432 On the Experimental Relations [1857.

exists in the ruby, amethystine, violet, and other coloured
fluids.

The production by such different agents as phosphorus,
sulphide of carbon, ether, sugar, glycerine, gelatine, tartaric
acid, protosulphate of iron and protochloride of tin, of gold
fluids all more or less red or ruby at the commencement, and all
passing through the same order of changes, is again a proof
that only gold was separated ; no single one or common com-
pound of gold, as an oxide or a phosphide, could be expected
in all these cases. Many of the processes, very different as to
the substances employed to reduce the gold, left good ruby
films adhering to the glass vessels used, presenting all the
characters of the gold described already : this was the case
with phosphorus, sugar, tartaric acid, protosulphate of iron,
and some other bodies.

Again, the high reflective power of these particles (unalter-
able by acids and salts), when illuminated by the sun's rays and
a lens, and the colour of the light reflected, is in favour of
their metallic character. So also is their aggregation, and
their refusal to return from blue, violet or amethystine to
ruby ; for the cohesive and adhering force of the gold particles
and their metallic nature and perfect cleanliness is against
such a reverse change. Particles transmitting blue light could
be obtained in such quantity as to admit of their being washed
and dried in a tube, and being so prepared they presented
every character of gold : when heated, no oxygen, water, phos-
phorus, acid of phosphorus, nor any other substance was
evolved from them : they changed a little, as the film when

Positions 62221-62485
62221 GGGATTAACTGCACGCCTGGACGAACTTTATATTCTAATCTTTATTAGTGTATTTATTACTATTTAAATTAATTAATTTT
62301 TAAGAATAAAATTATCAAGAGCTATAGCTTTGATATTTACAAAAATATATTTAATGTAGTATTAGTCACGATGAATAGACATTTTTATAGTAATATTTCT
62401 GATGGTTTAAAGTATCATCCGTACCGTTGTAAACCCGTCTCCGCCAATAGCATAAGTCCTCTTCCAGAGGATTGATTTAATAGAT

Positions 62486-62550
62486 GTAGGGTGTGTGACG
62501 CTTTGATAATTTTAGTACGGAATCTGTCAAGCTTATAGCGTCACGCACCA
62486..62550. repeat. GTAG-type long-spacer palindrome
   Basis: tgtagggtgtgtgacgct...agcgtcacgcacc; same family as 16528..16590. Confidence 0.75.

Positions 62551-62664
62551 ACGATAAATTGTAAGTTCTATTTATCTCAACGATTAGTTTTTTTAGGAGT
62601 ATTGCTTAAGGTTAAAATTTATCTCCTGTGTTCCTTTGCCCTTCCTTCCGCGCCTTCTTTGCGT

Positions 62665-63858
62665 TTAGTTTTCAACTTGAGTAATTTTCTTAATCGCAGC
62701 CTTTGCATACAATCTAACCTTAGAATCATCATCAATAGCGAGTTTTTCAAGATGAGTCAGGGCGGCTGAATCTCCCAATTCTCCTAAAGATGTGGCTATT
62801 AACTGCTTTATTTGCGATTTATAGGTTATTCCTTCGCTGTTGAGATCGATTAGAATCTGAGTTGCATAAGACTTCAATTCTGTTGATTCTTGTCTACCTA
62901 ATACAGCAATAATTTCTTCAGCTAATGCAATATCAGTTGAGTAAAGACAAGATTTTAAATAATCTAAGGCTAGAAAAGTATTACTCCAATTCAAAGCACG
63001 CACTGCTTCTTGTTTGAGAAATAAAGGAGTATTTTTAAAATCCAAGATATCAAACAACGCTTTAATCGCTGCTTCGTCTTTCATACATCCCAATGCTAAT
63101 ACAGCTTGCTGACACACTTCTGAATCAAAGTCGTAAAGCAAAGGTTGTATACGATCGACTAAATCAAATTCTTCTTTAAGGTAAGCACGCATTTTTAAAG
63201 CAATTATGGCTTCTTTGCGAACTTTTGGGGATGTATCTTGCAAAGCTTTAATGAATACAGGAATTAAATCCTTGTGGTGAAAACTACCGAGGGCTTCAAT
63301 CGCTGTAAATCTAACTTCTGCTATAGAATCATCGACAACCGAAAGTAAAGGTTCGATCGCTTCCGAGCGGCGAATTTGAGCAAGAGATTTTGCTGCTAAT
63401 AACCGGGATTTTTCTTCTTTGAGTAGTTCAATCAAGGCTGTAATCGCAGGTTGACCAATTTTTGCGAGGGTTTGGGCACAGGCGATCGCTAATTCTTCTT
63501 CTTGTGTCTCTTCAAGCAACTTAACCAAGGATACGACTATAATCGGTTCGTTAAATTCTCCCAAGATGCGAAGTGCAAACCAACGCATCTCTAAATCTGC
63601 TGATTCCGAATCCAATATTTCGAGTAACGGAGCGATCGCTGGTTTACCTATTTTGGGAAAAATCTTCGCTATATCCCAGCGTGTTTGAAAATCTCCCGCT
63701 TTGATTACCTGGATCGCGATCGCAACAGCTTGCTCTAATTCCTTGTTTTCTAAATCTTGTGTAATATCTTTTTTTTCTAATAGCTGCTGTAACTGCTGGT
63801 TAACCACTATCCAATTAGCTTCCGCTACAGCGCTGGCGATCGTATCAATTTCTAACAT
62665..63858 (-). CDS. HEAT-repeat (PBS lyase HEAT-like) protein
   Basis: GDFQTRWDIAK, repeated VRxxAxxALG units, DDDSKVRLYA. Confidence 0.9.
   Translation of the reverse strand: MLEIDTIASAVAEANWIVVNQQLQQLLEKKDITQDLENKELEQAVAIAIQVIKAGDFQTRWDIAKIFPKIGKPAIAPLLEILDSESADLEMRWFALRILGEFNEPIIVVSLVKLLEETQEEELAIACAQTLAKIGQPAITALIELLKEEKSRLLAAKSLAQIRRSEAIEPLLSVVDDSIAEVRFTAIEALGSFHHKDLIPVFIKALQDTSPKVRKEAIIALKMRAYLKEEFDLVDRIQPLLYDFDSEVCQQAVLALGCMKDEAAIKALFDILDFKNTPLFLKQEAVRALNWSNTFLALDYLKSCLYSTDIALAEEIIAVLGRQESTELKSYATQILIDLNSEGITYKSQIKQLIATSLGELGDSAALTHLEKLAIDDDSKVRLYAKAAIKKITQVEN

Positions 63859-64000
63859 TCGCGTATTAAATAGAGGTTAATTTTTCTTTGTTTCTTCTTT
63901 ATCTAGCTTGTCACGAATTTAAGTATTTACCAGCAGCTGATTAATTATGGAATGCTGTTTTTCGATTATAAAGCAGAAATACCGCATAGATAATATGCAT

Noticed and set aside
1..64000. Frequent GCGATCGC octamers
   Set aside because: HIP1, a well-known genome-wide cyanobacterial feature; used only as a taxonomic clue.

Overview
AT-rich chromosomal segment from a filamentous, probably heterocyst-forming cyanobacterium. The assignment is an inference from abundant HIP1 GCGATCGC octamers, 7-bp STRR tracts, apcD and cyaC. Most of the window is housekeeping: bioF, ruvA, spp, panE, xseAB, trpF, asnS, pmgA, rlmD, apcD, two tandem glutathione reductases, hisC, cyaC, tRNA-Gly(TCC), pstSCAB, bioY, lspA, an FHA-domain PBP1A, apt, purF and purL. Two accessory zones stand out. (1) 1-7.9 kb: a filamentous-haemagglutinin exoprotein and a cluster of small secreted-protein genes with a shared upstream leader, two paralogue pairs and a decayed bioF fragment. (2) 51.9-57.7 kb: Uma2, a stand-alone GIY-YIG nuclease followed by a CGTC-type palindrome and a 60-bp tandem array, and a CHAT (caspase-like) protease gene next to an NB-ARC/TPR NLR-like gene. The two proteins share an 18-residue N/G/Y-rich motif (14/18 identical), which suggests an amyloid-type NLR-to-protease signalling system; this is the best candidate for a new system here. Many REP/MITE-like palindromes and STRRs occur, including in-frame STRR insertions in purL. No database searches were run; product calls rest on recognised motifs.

heated changed, becoming more reflective and of a pale brown
colour, and contracted into aggregated porous masses of pure
ordinary gold.

Gold is reduced from its solution by organic tissues ; and
stained gut has been quoted as a case. I have a very fine
specimen which by transmitted light is as pure a ruby as gold-
stained glass, and I believe that the gold has been simply re-
duced and diffused through the tissue. The preparation
stood all the trials that had been applied to the ruby films on
glass or the gold deposit on filtering-paper. Portions of it
remained soaking in water, solution of chloride of sodium and
dilute sulphuric acid for weeks, but these caused no change



1857.] of Gold (and other Metals) to Light.

from ruby to blue, such as could be effected on loose ruby
particles. Strong hydrochloric acid caused no change as long
as the tissue held together ; but as that became loose the gold
flowed out into the acid in ruby-amethystine streams, finally
changing to blue. Caustic potassa caused no change for days
whilst the tissue kept together, but on mixing all up by press-
ure the loosened gold became at last blue. Strong nitric acid
caused no change of colour until, by altering the tissue, the
gold particles first flowed out in ruby and amethystine streams,
and then were gradually changed to the condition of common
aggregated gold. All these effects, and the actions on light,